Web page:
Mining Big Data in Medicine for Diagnostics and Beyond

Datasets in medicine are becoming nearly as vast as those in particle physics, shown here. Image: KamiPhuc / Flickr

By Omnia Gohar

SAN FRANCISCO—“Big data,” so central to modern physics and astronomy, offers the potential to revolutionize medicine as well. Vast archives of biomedical information could already include the data needed to diagnose and treat many diseases, said computational health scientist Atul Butte of the University of California, San Francisco, on 26 October at the World Conference of Science Journalists 2017.

From diagnosing breast cancer to detecting preeclampsia and beyond, big data “is a new soil just lying there waiting for seeds,” Butte told journalists in a session titled “Open Data and Global Drug Discovery.” Researchers just need to examine data available from large numbers of medical trials, analyze it, and let computerized algorithms sort out underlying patterns, he said.

In his talk, Butte pointed out the numerous—and underutilized—opportunities of today’s massive volumes of biomedical data.

Big data against cancer

For example, Butte highlighted the work of Brittany Wenger. In 2012, this 17-year-old developed “Cloud4Cancer,” a computer program for breast cancer diagnosis, using data from 7.6 million trials to detect patterns and identify malignant tumors. The program is available as a web service to doctors and hospitals all over the world.

“If a high school kid can do it, every scientist now needs to learn what to do with data.”

Wenger’s technology proved to be 99.1% sensitive to malignancy—nearly 5% more accurate than available commercial breast cancer diagnostics. “If a high school kid can do it, every scientist now needs to learn what to do with data,” said Butte.

Carmenta Bioscience, a biotechnology company cofounded by Butte in Palo Alto, California, has also harnessed big data to develop a cutting-edge preeclampsia diagnostic tool. Preeclampsia is a blood pressure disorder associated with pregnancy. The condition is a primary cause of maternal mortality worldwide. Typically doctors have diagnosed preeclampsia using a non-specific test that looks for protein in urine. But such protein can indicate a wide range of diseases, such as diabetes, sickle cell anemia and chronic kidney disease.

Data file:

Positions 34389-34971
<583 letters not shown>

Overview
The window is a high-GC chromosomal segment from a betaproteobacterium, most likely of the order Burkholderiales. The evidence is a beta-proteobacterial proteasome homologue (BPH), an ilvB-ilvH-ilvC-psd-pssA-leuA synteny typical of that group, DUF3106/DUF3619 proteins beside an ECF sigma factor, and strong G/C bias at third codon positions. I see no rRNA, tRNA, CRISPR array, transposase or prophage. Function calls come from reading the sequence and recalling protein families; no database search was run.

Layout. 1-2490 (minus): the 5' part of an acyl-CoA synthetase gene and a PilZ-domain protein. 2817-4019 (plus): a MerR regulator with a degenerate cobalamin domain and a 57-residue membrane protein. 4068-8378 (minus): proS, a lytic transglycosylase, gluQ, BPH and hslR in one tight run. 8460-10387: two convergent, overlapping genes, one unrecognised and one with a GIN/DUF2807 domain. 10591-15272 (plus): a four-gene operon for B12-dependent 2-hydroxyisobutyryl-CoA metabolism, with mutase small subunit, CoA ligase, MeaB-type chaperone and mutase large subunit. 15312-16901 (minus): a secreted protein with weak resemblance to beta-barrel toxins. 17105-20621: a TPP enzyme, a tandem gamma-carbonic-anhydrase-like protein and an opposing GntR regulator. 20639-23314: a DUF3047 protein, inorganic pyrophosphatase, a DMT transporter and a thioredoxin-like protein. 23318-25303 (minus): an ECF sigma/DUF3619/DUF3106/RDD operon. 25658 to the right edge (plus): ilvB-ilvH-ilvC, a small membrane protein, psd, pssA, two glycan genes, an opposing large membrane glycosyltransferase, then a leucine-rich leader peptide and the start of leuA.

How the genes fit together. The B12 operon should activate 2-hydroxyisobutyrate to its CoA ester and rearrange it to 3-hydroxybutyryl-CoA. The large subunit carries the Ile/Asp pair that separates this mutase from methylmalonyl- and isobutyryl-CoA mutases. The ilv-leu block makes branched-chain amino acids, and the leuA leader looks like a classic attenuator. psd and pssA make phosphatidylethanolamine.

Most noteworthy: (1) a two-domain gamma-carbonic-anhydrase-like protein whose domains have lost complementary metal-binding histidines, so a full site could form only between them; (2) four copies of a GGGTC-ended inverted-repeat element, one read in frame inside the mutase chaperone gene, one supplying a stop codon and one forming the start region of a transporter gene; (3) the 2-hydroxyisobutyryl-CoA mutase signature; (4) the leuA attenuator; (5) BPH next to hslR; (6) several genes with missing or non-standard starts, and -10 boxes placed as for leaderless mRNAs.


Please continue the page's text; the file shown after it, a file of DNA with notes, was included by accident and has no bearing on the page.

In 2013, researchers analyzed data sets from seven previous studies and developed a test that identifies nine specific protein markers in a blood sample to diagnose preeclampsia. The team used this finding to launch Carmenta.

Marrying data with hypotheses

Butte argued that we need more researchers working on projects that start from a database, rather than from a hypothesis. But some scientists have questioned whether data-driven research is science.

Hypothesis-driven research is meant to advance the understanding of how things work. Data-driven research can uncover underlying patterns and trends quickly, which is useful for developing technologies. However, it doesn’t uncover much about the lurking mechanisms of a disease.

When an audience member asked about this shortcoming of big data, Butte agreed that in parallel with scouring data archives, we still must continue understanding the underlying science.

Analyzing big data is also cheap, Butte said: “You can buy an entire preclinical trial experiment off the internet with your credit card.”

The enthusiasm about big data is understandable: It is available, accessible, and usable. Yet it’s challenging to judge the quality of this great amount of information. One main concern is sampling error: Will any inherent sampling issues become magnified with ever-larger data sets? Butte explained that scientists can still control the quality of data by choosing certified labs.

Many researchers today only use publicly available data to validate results from their own laboratories. But when used only in that way, Butte said, “data is just as valueless as kitten videos.”

Omnia Gohar is a fresh graduate from the Applied Chemistry and Industrial Microbiology program at Faculty of Science, Alexandria University in Egypt. She is now a freelance science writer. She enjoys covering emerging science in the Middle East. Email her at omniagohar10@hotmail.com